International Door & Operator Industry

JUL-AUG 2013

Garage door industry magazine for garage door dealers, garage door manufacturers, garage door distributors, garage door installers, loading docks, garage door operators and openers, gates, and tools for the door industry.

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Page 40 of 119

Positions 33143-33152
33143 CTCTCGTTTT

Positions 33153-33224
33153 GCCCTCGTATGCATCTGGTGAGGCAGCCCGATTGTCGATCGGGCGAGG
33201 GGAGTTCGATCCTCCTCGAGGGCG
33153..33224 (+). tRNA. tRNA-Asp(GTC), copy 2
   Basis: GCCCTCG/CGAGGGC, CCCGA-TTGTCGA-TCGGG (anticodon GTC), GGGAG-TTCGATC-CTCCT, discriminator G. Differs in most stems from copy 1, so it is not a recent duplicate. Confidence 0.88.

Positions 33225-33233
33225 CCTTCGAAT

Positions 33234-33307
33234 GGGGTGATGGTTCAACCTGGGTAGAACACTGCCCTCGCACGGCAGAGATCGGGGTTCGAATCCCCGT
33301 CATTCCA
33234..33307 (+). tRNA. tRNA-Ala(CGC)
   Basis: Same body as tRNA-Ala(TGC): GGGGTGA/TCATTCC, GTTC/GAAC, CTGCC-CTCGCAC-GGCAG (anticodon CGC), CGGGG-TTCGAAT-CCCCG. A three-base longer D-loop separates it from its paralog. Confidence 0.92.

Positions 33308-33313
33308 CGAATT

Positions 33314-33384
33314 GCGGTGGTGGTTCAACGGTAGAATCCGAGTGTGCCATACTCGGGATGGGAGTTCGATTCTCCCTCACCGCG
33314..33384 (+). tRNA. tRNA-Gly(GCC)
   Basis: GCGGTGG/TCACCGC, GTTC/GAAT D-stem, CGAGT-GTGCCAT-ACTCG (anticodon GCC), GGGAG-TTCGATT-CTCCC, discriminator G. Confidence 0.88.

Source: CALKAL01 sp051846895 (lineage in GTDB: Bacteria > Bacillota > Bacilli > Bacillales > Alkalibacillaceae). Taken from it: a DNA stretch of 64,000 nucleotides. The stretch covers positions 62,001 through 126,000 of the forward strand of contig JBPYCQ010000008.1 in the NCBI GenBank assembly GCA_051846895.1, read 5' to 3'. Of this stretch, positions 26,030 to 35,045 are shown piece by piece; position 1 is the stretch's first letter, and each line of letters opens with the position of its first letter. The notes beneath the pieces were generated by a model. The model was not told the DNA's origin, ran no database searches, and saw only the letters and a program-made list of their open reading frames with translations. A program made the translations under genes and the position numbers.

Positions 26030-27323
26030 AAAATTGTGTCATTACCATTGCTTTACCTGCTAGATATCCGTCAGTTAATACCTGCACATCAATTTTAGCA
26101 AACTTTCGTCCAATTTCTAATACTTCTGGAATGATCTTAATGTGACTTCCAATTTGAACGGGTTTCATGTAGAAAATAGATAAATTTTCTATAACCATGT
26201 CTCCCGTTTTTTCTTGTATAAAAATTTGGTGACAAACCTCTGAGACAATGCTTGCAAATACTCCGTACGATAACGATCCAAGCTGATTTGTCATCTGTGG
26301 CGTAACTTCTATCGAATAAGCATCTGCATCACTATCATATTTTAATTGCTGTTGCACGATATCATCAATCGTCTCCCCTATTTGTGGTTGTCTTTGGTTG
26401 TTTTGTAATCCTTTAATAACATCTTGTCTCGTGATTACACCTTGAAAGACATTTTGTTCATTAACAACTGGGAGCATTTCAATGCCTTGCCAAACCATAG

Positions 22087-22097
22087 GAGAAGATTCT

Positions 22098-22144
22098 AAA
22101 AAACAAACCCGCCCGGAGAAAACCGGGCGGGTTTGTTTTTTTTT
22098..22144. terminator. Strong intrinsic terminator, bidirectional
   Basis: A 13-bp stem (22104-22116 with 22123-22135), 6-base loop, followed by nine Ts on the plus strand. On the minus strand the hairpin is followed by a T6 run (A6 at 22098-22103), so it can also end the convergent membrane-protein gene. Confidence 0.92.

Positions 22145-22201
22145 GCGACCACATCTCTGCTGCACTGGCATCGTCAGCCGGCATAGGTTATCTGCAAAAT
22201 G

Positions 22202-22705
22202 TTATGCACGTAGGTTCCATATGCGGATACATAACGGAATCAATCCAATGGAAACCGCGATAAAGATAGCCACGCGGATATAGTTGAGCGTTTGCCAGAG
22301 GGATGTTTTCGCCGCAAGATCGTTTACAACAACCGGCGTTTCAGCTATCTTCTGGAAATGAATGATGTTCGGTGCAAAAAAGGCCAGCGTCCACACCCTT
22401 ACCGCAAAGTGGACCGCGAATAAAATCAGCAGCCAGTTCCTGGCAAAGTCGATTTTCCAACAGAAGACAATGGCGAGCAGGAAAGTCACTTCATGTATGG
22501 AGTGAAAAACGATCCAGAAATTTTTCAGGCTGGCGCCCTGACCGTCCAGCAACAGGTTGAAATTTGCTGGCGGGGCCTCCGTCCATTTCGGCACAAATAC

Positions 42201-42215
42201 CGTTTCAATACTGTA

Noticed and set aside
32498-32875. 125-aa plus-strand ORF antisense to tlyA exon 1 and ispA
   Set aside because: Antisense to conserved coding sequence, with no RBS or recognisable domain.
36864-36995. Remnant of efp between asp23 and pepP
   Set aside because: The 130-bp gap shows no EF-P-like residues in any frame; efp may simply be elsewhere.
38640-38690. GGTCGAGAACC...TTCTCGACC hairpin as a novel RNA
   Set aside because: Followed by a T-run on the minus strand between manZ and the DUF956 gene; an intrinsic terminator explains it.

SaleS&Marketing Are You Making My Job Easier or Harder As a young man serving in the Navy I was fortunate enough to learn quite a bit about leading a team. Of course that did not happen overnight as this young kid knew nothing at all about leading at age 19. After reporting to my frst duty station, I was lucky enough to be assigned to an old salt as my supervisor, Senior Chief Petty Offcer Billy D. Martin. He was nearing the end of his career as I was just beginning mine. During the eighteen months I served under his command I learned many things. Now old Senior Chief was tough as nails and cut you no slack when it came to doing your duty, which was at all times a refection on him as the leader. One of the most memorable things he told me was, "Apple, your job is to make my job easier...not harder." Now just what the heck did he mean by that? I did not have to wait long for the answer as he pointed out my small scope of work as compared to his big responsibilities as our division leader. If I did my job well, he had one less thing to worry about. If not, well, then I had increased his workload by having to spend his time correcting my defciencies. He was quick to point out that if he had to do his job and mine, he did not need me and I by Dan Apple could be sent to work in the galley The Apple Group, LLC or some other even less desirable job. How the chain of command worked crystallized for me at that instant and I have carried the same philosophy with me throughout my business career. Incidentally, that old Senior Chief, while always tough on me, was the motivating force behind my quick advancement through the ranks. It was his recommendation that allowed me to get the two stripes pictured in the photo above faster than any other sailor in my division. Thanks, Senior Chief. So what does that story have to do with your garage door dealership? Plenty. For a business to work well, each person along the "food chain" must do his or her job consistently and at a high level. That sounds very simplistic and it is. During my career as a door dealer when determining how an employee or vendor was performing only one question had to be answered, "are you making my job easier or more diffcult?". As the business owner your performance is only as good as that of the people around you. Your job as leader of the company is a diffcult one to say the very least. Therefore if your team members are performing their duties and responsibilities at a high level, as the leader your job of guiding your business to success is made much easier. Employees The old 80/20 rule is alive and well in the workplace. Meaning that in the personnel management game, as a rule 80% of your supervisory time is spent on 20% of your direct reports. Unfortunately in most cases this 20% are those employees that give you the most challenges. These high maintenance staff members constantly present you with performance issues that effectively drive you nuts! Among these is attendance. Show me someone that's late or absent enough for you to notice and I'll show you someone that's eating up your management time. Unfortunately while you are spending the bulk of your time with these folks, your best employees get very little of your attention. This is unfair and unwise. Continued on page 41 38 International Door & Operator Industryâ„¢

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